Learning at Work: Excellent Practice from Best Theory
Authors: John Taylor and Adrian Furnham
Publisher: Palgrave Macmillan
ISBN: 1 4039 4574 8
This book is a curious hybrid, comprising a manual on learning and a standard analytical academic work. As such, the text
is clearly aimed at practitioners, and the book’s hyperbolical and managerial title points to this.
The book aims to give practitioners a valuable quick reference text that provides an insight into, and overview of, the theoretical underpinnings of different aspects of the fashionable sphere of learning.
The book format is sprinkled with entertaining quotes from the great and the good. To paraphrase Lenin, the driving ethos of this book might be summarised as: “Practice without theory; is mindless, theory without practice is useless”.
The book begins with introductory ‘cushioning’ sections. These, like the rest of the book, are well-written and accessible and, importantly, their content is not diluted – always a potential danger in this sort of format but avoided here.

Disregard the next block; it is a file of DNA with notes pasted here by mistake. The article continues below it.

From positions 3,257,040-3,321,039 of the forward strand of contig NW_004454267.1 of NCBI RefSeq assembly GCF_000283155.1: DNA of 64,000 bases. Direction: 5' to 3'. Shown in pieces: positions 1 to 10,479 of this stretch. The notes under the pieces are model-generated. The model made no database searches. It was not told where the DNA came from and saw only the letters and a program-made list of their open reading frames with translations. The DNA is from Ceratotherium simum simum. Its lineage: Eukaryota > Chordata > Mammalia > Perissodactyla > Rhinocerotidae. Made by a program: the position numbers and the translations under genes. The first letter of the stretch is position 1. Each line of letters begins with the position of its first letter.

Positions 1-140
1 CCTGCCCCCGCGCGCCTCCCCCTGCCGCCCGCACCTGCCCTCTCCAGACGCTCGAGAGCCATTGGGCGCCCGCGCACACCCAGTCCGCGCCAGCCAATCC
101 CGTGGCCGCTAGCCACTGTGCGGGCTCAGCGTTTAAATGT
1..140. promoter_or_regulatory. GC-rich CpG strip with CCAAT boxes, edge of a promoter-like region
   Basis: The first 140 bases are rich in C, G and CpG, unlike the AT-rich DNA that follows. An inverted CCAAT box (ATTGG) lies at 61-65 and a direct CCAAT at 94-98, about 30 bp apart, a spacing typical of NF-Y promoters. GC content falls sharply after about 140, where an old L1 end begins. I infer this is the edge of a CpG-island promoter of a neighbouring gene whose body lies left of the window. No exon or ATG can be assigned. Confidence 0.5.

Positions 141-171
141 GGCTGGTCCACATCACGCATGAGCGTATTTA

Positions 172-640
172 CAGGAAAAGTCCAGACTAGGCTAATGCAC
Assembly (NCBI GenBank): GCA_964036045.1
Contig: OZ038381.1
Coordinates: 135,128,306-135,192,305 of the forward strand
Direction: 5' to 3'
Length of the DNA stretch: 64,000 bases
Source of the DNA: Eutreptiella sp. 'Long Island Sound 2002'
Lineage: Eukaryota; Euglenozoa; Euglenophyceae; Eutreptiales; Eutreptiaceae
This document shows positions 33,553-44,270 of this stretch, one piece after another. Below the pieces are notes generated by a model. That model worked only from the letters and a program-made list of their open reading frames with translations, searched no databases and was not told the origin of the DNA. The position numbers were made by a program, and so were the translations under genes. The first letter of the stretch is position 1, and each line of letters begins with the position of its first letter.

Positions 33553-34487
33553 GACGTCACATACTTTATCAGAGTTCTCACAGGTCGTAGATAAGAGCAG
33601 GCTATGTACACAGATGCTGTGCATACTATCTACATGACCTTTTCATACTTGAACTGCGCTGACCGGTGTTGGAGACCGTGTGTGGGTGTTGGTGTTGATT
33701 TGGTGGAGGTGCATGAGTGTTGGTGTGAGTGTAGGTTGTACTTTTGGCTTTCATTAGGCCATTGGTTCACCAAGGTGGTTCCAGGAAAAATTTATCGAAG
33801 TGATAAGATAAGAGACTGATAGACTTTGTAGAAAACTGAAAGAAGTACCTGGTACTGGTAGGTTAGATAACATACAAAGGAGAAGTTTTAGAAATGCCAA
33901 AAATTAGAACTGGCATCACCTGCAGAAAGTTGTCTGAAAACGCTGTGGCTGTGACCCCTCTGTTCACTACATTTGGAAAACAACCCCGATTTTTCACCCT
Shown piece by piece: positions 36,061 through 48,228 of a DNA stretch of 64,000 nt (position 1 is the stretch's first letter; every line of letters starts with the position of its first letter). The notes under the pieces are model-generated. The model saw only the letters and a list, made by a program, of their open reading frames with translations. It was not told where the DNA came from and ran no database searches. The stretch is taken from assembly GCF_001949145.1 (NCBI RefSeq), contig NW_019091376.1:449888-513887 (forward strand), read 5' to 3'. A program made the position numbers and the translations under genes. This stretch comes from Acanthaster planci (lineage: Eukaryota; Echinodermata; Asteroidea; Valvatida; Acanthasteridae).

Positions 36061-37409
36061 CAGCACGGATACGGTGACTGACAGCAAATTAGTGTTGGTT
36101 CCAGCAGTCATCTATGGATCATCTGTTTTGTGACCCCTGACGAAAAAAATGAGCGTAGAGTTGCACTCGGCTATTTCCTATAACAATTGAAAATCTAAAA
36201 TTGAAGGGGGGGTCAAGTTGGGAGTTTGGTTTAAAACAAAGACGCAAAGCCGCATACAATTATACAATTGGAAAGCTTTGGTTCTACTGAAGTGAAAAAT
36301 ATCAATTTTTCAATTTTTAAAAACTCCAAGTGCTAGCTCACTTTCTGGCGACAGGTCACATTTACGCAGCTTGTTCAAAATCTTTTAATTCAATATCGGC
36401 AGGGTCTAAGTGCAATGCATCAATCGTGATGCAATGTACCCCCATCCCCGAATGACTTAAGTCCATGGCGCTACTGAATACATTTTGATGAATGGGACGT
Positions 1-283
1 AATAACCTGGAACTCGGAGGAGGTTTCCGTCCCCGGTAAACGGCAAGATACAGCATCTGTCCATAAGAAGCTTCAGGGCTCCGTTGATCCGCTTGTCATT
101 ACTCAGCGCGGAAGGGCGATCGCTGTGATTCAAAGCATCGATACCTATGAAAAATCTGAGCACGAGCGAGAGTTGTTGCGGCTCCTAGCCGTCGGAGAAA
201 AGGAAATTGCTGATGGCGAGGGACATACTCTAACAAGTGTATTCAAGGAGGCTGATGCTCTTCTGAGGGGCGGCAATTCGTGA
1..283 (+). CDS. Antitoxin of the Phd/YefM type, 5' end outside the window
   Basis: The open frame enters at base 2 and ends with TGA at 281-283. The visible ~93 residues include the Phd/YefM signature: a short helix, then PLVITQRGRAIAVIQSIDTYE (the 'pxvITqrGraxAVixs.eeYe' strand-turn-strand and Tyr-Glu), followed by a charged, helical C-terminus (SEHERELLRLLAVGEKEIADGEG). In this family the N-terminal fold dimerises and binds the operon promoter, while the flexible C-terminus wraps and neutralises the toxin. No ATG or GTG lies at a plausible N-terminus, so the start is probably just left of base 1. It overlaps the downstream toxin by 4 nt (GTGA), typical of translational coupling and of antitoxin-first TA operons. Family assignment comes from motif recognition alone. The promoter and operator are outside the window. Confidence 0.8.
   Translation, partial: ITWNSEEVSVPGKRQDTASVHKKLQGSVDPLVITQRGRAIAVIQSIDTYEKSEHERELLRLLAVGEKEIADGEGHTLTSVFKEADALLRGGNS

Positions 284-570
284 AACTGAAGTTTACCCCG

If there is one reservation, and it is a small one, it concerns the absence of a genuine continuous narrative through the text. There is a sense that, rather like a ship constructed in dry dock, it has come together in sections and the joins remain visible. Some sense of replete and infusing narrative might have been helpful in this respect.
Nevertheless, this book will prove a very popular theory-into-practice device for practitioners of all kinds. While it is very likely to find a place on managers’ bookshelves alongside populist guru tomes, unlike those, it is likely to be well-thumbed.
Useful? Five stars
Well-written? Four stars
Practical? Four stars
Inspirational? Four stars
Value for money? Five stars
Reviewed by Dr Peter Stokes, senior lecturer, Lancashire Business School, University of Central Lancashire